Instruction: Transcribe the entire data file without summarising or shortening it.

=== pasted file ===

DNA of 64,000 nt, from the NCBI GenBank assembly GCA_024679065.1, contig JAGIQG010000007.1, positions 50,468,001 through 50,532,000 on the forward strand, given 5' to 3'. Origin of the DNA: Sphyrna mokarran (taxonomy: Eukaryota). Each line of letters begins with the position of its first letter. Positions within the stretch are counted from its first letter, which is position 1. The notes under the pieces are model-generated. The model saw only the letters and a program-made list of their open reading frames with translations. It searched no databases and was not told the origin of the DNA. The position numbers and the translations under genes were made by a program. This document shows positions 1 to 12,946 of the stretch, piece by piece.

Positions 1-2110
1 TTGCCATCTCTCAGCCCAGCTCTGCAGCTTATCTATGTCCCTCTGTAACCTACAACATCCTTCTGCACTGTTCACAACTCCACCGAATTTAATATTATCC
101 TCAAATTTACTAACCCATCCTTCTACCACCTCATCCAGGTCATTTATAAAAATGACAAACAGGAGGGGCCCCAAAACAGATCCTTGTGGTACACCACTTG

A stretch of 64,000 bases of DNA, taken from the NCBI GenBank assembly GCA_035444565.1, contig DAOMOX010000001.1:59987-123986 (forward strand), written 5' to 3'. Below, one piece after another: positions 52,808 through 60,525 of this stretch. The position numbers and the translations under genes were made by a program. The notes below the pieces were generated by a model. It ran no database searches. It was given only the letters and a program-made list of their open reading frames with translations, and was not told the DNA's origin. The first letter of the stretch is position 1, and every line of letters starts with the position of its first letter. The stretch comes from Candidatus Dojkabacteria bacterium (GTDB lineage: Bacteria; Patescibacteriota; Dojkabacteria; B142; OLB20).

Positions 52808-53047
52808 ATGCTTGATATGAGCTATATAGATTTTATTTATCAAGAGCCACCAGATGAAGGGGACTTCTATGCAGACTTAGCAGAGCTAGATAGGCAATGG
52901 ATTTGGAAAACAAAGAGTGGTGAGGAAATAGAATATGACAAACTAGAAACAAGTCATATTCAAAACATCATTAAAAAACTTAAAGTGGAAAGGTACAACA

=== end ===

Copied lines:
DNA of 64,000 nt, from the NCBI GenBank assembly GCA_024679065.1, contig JAGIQG010000007.1, positions 50,468,001 through 50,532,000 on the forward strand, given 5' to 3'. Origin of the DNA: Sphyrna mokarran (taxonomy: Eukaryota). Each line of letters begins with the position of its first letter. Positions within the stretch are counted from its first letter, which is position 1. The notes under the pieces are model-generated. The model saw only the letters and a program-made list of their open reading frames with translations. It searched no databases and was not told the origin of the DNA. The position numbers and the translations under genes were made by a program. This document shows positions 1 to 12,946 of the stretch, piece by piece.

Positions 1-2110
1 TTGCCATCTCTCAGCCCAGCTCTGCAGCTTATCTATGTCCCTCTGTAACCTACAACATCCTTCTGCACTGTTCACAACTCCACCGAATTTAATATTATCC
101 TCAAATTTACTAACCCATCCTTCTACCACCTCATCCAGGTCATTTATAAAAATGACAAACAGGAGGGGCCCCAAAACAGATCCTTGTGGTACACCACTTG

A stretch of 64,000 bases of DNA, taken from the NCBI GenBank assembly GCA_035444565.1, contig DAOMOX010000001.1:59987-123986 (forward strand), written 5' to 3'. Below, one piece after another: positions 52,808 through 60,525 of this stretch. The position numbers and the translations under genes were made by a program. The notes below the pieces were generated by a model. It ran no database searches. It was given only the letters and a program-made list of their open reading frames with translations, and was not told the DNA's origin. The first letter of the stretch is position 1, and every line of letters starts with the position of its first letter. The stretch comes from Candidatus Dojkabacteria bacterium (GTDB lineage: Bacteria; Patescibacteriota; Dojkabacteria; B142; OLB20).

Positions 52808-53047
52808 ATGCTTGATATGAGCTATATAGATTTTATTTATCAAGAGCCACCAGATGAAGGGGACTTCTATGCAGACTTAGCAGAGCTAGATAGGCAATGG
52901 ATTTGGAAAACAAAGAGTGGTGAGGAAATAGAATATGACAAACTAGAAACAAGTCATATTCAAAACATCATTAAAAAACTTAAAGTGGAAAGGTACAACA